• May 21, 2011 at 8:01 am

        Thanks, Trey. Coming to the foothills to garden was a whole new ball game from suburban SoCal cottage gardening. I embraced it, with help from a fine nursery, Intermountain Nursery in Prather and am learning about all the natives we have here on our plot. I’ve been logging them in the 45 Existing Natives tab, and realizing how fortunate we are to have them, especially these Pretty Face. Geeky fun. The next natives to bloom will be the Elegant Brodiaea. I’ve also enjoyed planting a CA native meadow (last fall) which involves a lot of weeding, but so worthwhile now that it’s blooming.

    3. May 22, 2011 at 4:32 pm

      Sue I don’t know which I love more the buds or the blooms..what a lucky person you are to have this as a native growing so profusely…

    4. May 22, 2011 at 8:38 pm

      Alison, thanks! Maybe if they had good drainage, you could grow them. These nearly grow in gravel, decomposed granite.

      Donna, aren’t they beautiful? I spent the day weeding around them….getting rid of the non native weeds to allow more natives to grow.

    5. May 23, 2011 at 11:44 am

      Oh, I must first compliment you on your wonderful eyeball to eyeball pictures, Sue…and say how much I appreciate knowing you went all out (flat on your tummy!) to get these beautiful pics…such a pretty flower and to see a whole field of them, how lovely!

      • May 23, 2011 at 1:32 pm

        Thanks, Desiree! I *do* appreciate them, actually as I weed more and more, I’m *thrilled* to have them prosper and thrive against the non-native weeds being removed! Fun!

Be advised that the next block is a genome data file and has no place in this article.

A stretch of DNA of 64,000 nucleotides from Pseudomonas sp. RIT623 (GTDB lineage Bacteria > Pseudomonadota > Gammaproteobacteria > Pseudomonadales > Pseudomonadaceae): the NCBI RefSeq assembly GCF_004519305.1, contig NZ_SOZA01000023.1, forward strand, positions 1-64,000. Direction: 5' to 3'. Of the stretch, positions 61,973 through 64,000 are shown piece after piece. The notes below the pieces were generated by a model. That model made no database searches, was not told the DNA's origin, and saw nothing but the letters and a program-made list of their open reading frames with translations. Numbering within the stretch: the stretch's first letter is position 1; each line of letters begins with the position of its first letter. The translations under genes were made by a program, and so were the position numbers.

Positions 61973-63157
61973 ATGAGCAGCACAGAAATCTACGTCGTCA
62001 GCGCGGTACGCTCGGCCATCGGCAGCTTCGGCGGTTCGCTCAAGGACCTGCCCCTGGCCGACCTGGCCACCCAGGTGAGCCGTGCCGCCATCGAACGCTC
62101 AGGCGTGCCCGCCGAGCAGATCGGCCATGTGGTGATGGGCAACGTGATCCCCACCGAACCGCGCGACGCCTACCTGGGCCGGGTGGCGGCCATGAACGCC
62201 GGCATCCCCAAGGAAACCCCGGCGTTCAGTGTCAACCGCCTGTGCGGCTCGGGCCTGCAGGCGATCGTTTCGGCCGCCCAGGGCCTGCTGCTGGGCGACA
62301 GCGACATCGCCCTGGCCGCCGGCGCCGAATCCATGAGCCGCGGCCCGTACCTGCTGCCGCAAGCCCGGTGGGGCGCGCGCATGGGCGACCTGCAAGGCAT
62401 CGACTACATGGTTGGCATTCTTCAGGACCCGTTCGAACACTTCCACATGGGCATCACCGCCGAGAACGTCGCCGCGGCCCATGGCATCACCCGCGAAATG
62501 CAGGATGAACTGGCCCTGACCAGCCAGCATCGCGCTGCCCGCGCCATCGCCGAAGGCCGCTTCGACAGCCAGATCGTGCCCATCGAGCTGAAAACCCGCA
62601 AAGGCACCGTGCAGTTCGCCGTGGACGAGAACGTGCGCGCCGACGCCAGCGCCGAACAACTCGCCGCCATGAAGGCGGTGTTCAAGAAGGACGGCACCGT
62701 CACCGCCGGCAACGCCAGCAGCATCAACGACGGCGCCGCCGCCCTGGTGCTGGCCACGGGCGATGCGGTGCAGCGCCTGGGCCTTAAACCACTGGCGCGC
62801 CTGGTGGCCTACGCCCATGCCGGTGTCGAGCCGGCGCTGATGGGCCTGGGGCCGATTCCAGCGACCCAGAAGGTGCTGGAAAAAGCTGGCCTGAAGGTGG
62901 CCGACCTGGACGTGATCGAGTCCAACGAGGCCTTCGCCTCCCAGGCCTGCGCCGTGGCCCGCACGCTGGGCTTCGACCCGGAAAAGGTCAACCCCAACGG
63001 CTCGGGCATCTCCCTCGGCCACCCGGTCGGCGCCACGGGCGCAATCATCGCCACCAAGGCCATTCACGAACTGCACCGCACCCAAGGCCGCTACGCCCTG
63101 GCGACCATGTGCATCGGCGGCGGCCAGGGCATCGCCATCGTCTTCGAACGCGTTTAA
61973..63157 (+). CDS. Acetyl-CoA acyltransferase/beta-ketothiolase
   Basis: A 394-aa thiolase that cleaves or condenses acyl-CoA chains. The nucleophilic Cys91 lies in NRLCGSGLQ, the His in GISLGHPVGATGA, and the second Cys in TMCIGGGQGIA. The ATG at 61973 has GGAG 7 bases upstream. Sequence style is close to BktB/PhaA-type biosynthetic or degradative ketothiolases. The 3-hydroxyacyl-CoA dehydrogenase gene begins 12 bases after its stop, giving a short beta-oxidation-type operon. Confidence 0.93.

6. May 24, 2011 at 8:53 pm

      Soooo beautiful, Sue! How lucky you are to have such a profusion of these natives growing on your property! I bought one from Annies Annuals a couple years ago, and it has bloomed reliably every spring so far, but it’s pint-sized compared to all of yours!

      • May 24, 2011 at 9:07 pm

        Thanks, Arleen! I guess this must be their home territory. It’s been so fun to catlog the natives here and this year, because of the blog, I’m paying so much more attention….and taking more photos. I think you’re in an area where you could have fun doing this, too!

    7. May 24, 2011 at 9:51 pm

      I purchased a few bulbs of one of the subspecies of this plant many years ago and the little yellow blooms in unlikely places always come as a surprise. I haven’t seen any yet this year. Either they’re late or…the gophers got the last of them. Thanks for the photos. I’ll have to scan the parts of the garden where I remembered seeing these plants and hope that a couple were spared.

      • May 24, 2011 at 10:34 pm

        James, I’ve had good luck transplanting these when they pop up in a path. I’d like to learn to lift, dry and pot up some to share and also for winter-early spring patio pots. Fun! Anyone who’d like to try some, can email me. (on the about page)

    8. Pingback: Light reflected by elegant brodiaea | Sierra Foothill Garden